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Sunday, July 13, 2003

Even on land, Waterman a mystery

Jerry Bowen

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This is the last of a five-part series of the continuing account of Captain Robert “Bully” Waterman’s journey to Solano County.

Once Waterman settled in California, much of his history seems to deviate from the official records of the county for a variety of reasons.

In the last column in this series, I stated, “On July 9, 1856, Waterman’s partner, A. A. Ritchie was killed in a buggy accident. By the end of the same month, Robert Waterman and Ritchie’s widow, Martha Ritchie, were appointed administrators of Ritchie’s estate. Ritchie’s widow gave power of attorney over the remaining portions of land on the Suisun Rancho that had not already been sold.”

Exploring public records, including census and probate records, deeds, tax assessments, court records, etc., often reveals a more objective account of an individual than published histories of them. Autobiographies, biographies, and oral histories are often tainted to some degree by selectivity and partiality.

For example, county tax records reveal a different picture of Waterman’s real estate holdings than portrayed by Weir. According to the assessor’s rolls, Waterman owned no property outright in Suisun Township until 1858. If you review Solano County Tax Assessment rolls for 1856 and 1857 you will find that Waterman owed no property taxes. In 1858, Waterman is reported as owning two acres and six lots in Fairfield.

In 1858, 9,722 acres of the Suisun Rancho grant remained and was still tied up under the names of “Ritchie and Bissell.”

On September 2, 1858, Fairfield won the right to become the county seat for Solano County. Waterman’s offer of 16 acres of land he called Union Park as well as “Four Blocks in said village each containing 12 lots adjoining said Union Park on the north, east and or south side, but that the said Union Park is to be kept and used for public buildings” and $10,000 played a big part in landing the county seat.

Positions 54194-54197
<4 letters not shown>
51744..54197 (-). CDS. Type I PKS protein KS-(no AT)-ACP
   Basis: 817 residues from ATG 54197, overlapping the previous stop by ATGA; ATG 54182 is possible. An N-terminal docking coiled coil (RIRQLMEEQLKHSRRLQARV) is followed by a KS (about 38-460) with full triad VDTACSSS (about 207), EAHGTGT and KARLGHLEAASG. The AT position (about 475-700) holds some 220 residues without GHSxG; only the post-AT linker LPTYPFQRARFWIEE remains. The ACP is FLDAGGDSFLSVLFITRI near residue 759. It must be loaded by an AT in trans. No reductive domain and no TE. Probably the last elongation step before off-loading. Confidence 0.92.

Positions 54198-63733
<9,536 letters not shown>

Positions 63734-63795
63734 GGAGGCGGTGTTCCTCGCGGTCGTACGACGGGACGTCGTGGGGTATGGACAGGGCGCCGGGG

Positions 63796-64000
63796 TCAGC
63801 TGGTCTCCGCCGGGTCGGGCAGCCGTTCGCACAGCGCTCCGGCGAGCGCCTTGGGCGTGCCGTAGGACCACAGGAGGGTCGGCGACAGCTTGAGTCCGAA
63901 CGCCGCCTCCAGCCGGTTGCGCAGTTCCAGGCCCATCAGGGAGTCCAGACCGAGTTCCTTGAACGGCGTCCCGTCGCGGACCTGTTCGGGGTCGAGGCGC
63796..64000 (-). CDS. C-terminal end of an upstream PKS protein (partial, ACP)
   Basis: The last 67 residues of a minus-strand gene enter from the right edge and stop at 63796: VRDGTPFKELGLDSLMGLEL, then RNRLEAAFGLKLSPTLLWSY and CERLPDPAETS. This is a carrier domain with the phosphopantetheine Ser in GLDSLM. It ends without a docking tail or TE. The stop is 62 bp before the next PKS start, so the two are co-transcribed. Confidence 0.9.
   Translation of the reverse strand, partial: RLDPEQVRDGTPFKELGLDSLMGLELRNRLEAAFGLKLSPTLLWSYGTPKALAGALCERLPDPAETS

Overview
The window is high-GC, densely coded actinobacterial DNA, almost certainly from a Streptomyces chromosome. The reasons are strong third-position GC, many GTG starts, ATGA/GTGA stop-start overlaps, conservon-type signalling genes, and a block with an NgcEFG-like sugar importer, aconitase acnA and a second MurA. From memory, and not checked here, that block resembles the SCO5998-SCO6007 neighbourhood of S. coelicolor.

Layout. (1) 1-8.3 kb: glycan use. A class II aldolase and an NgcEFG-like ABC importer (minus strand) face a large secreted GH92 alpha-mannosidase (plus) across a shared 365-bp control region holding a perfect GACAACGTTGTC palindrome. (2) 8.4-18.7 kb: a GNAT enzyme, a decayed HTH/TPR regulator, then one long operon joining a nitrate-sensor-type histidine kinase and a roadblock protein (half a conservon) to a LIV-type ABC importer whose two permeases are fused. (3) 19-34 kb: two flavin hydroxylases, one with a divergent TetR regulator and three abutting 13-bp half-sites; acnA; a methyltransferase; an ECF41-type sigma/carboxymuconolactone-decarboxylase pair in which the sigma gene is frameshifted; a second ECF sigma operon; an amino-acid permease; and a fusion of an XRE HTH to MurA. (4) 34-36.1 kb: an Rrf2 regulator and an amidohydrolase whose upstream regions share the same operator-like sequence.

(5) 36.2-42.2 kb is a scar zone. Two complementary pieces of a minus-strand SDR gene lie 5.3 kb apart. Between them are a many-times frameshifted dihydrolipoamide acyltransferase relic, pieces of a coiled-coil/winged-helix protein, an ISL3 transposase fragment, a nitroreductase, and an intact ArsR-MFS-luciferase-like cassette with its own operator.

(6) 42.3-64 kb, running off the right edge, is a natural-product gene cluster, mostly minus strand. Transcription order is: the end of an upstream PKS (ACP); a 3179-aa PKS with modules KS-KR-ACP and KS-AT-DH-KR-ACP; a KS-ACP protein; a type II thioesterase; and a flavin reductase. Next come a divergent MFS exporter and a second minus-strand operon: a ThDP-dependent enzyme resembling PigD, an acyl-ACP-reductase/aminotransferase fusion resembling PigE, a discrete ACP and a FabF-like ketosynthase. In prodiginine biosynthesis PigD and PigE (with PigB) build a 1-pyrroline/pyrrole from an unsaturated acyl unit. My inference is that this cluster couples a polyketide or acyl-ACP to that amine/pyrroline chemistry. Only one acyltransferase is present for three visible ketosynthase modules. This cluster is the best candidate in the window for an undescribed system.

Waterman and Ritchie surveyed the land for Fairfield and the plat was filed for record May 16, 1859. On May 21, Waterman bought 21 lots on blocks surrounding the area for public buildings.

It is interesting to note that when the plat for the town of Fairfield was filed, the town site was still a part of the “Ritchie Estate” for which Waterman was only a co-administrator and a holder of a yet undivided third interest.

Between Sept. 1858 and August 1859, Waterman and Ritchie’s widow, as estate administrators, sold 1,982 acres of the estate. Sometime later, perhaps late 1859 or 1860, an auction sale of the residual portions of the Suisun Rancho was held.

By 1859, Waterman acquired 17 acres of land which contained improvements valued at $2,500 which can be attributed to the Tengate Waterman House as we know it today. The house, after a restoration and improvements, is still in use today at the end of Tengate Road.

Even with a new home in Solano County it remains a source of conjecture just how often he actually occupied it. From 1865 to 1875 Waterman was the “U.S. Inspector of hulls,” and during these years he was listed with various San Francisco residences. In 1869, he lived on the corner of Fillmore and Grove Streets and in 1875 he lived in the Occidental Hotel. In 1875, Waterman set up a separate business as a marine surveyor under the name of “R.H. Waterman and Co.”. Waterman continued to be listed in San Francisco as a marine surveyor until 1880.